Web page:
Cover letters – how do you write yours?

What’s the most common mistake I see when candidates are applying for job vacancies? Not providing a cover letter. On many occasions, I can open an email with no subject and no cover letter – simply a CV attached (of sorts… )

The cover letter should explain to me who you are, what position you’re applying for and why you’re suitable. In a nutshell, you should sell yourself and make me want to read your CV. The Daily Muse offered an incredibly useful piece of advice which inspired me to write today’s blog. They advise that when writing your covering letter, refrain from desperately plugging your qualifications or experiences, and rather writing as though they already love you.

Alexandra Franzen, author of the daily muse article, emphasises that the trick is to pretend. Pretend they’re in awe of you, and pretend they’re desperate to hear the story of what inspired you to apply and why you’d love the role so much. You can see the article, complete with example here.

What I would add to this article – and what hasn’t been made entirely clear- is that you still need to adapt – a lot. Sure this approach could work wonders for social media applicants, who are often sourced for their creativity and enthusiasm, but what about accountants applying to work within a waste management facility?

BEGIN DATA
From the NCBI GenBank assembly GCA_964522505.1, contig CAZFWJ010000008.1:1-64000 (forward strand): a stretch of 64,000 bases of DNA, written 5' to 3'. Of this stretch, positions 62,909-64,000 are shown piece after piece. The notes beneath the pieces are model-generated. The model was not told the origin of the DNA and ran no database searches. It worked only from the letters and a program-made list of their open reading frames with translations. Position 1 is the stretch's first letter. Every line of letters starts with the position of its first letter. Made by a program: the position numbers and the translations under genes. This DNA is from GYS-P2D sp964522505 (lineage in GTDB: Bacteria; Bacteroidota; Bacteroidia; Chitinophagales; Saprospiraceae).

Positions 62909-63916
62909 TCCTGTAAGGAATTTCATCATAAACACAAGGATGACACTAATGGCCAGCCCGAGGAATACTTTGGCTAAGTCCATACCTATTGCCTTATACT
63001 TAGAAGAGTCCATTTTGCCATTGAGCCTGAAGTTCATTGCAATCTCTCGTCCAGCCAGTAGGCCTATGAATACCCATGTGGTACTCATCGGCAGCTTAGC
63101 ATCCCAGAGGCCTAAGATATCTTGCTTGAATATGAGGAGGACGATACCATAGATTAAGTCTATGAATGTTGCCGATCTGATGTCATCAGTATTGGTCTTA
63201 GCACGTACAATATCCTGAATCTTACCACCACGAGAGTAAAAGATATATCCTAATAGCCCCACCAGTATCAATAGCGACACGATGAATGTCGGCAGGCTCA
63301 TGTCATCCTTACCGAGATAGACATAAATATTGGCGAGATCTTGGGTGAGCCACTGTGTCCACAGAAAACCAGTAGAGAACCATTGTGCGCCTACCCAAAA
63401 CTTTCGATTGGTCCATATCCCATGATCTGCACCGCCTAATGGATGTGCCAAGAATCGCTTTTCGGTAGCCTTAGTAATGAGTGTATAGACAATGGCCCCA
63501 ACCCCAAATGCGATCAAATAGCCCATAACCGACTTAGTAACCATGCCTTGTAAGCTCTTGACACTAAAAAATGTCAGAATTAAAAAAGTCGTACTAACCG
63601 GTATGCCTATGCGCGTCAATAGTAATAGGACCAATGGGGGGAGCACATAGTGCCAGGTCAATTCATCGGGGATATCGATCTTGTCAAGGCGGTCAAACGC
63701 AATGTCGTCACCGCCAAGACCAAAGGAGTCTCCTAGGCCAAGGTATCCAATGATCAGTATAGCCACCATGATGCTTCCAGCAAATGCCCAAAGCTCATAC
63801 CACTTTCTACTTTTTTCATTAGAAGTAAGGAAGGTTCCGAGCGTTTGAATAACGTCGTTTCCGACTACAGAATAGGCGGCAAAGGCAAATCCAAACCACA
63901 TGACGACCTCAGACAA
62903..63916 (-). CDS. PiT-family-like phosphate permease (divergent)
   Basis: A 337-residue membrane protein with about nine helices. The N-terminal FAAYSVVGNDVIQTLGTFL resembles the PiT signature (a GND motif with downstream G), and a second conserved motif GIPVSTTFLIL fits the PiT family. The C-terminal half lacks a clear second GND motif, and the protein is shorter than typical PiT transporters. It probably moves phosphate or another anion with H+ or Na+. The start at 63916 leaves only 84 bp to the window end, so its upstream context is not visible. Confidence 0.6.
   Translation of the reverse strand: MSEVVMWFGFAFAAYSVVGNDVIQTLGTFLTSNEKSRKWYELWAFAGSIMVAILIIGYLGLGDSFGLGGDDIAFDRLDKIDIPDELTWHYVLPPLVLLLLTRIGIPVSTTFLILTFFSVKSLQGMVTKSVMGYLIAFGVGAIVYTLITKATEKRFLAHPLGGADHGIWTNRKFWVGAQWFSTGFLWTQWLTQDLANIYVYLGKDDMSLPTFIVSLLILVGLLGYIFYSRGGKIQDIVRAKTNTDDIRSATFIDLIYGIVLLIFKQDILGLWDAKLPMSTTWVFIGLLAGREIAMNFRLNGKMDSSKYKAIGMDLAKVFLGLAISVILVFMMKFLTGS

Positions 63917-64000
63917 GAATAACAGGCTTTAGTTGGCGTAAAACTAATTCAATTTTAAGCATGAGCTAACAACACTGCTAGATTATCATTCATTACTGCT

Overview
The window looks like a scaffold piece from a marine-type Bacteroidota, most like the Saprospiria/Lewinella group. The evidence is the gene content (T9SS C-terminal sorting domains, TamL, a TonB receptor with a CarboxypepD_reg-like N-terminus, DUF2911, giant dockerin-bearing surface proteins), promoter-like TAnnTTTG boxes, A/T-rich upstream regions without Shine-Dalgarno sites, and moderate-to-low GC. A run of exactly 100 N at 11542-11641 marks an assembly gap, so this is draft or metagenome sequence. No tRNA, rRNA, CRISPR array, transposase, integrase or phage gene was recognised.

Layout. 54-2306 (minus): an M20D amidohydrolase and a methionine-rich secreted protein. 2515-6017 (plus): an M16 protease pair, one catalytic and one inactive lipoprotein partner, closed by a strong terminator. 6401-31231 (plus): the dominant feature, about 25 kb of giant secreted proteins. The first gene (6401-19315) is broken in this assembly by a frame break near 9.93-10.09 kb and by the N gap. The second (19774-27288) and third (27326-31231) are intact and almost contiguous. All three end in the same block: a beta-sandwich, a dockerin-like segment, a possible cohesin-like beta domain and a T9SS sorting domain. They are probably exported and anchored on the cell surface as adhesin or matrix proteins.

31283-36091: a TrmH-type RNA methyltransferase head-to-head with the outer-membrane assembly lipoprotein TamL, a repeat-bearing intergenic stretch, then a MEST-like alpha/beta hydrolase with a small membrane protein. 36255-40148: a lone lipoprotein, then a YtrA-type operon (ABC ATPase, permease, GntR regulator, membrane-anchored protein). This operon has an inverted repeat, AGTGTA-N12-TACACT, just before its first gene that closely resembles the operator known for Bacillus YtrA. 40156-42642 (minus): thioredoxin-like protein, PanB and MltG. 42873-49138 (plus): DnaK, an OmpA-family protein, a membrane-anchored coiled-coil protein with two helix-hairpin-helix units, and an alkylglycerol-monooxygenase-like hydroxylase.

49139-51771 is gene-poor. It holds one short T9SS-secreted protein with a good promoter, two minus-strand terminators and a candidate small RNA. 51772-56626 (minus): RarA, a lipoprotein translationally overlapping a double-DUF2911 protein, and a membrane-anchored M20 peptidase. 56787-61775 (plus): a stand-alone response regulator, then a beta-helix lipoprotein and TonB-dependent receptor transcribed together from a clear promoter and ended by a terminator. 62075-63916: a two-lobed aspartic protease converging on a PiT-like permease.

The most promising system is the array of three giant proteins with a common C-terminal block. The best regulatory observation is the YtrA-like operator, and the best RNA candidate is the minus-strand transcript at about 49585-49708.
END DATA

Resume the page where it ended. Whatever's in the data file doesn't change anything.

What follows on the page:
Accounting and waste: my two greatest passions. Using one to heal and protect the other? A total dream.’

– I don’t think so.

‘Similarly, Because when I’m not geeking out about the latest accounting software or equation, you can usually find me down the loo —hunting for starfish… –  ok you get my drift! 

p.s you’re right, these make no sense without reading the article! 


The formality changes with the type of job you’re applying for. Use some common sense to help distinguish between the nature of the role, and also the company culture. This approach won’t work everywhere! 

The letter ends with a freebie – something I believe in. If you’re applying for a role which includes you taking your expertise with you (rather than you taking orders, being trained of the job etc) then you can include a sample of your work, something that you’ve created just for them. Not only does it show your passion for the role, but it shows your skill level and a taste of what’s to come if you are hired.

As one commenter on the article mentioned:

 “oooh – i’m a hiring manager and i have to give this sample cover letter a thumbs down. it sounds ridiculously casual and gushy. i would be looking for someone more professional. and i basically work for “Save the Dolphins.” even us hippies have to get work done :)”

 = Don’t use this as a fun, informal area to play within. You still need to take the application very seriously!

What do you think? How do you normally write cover letters?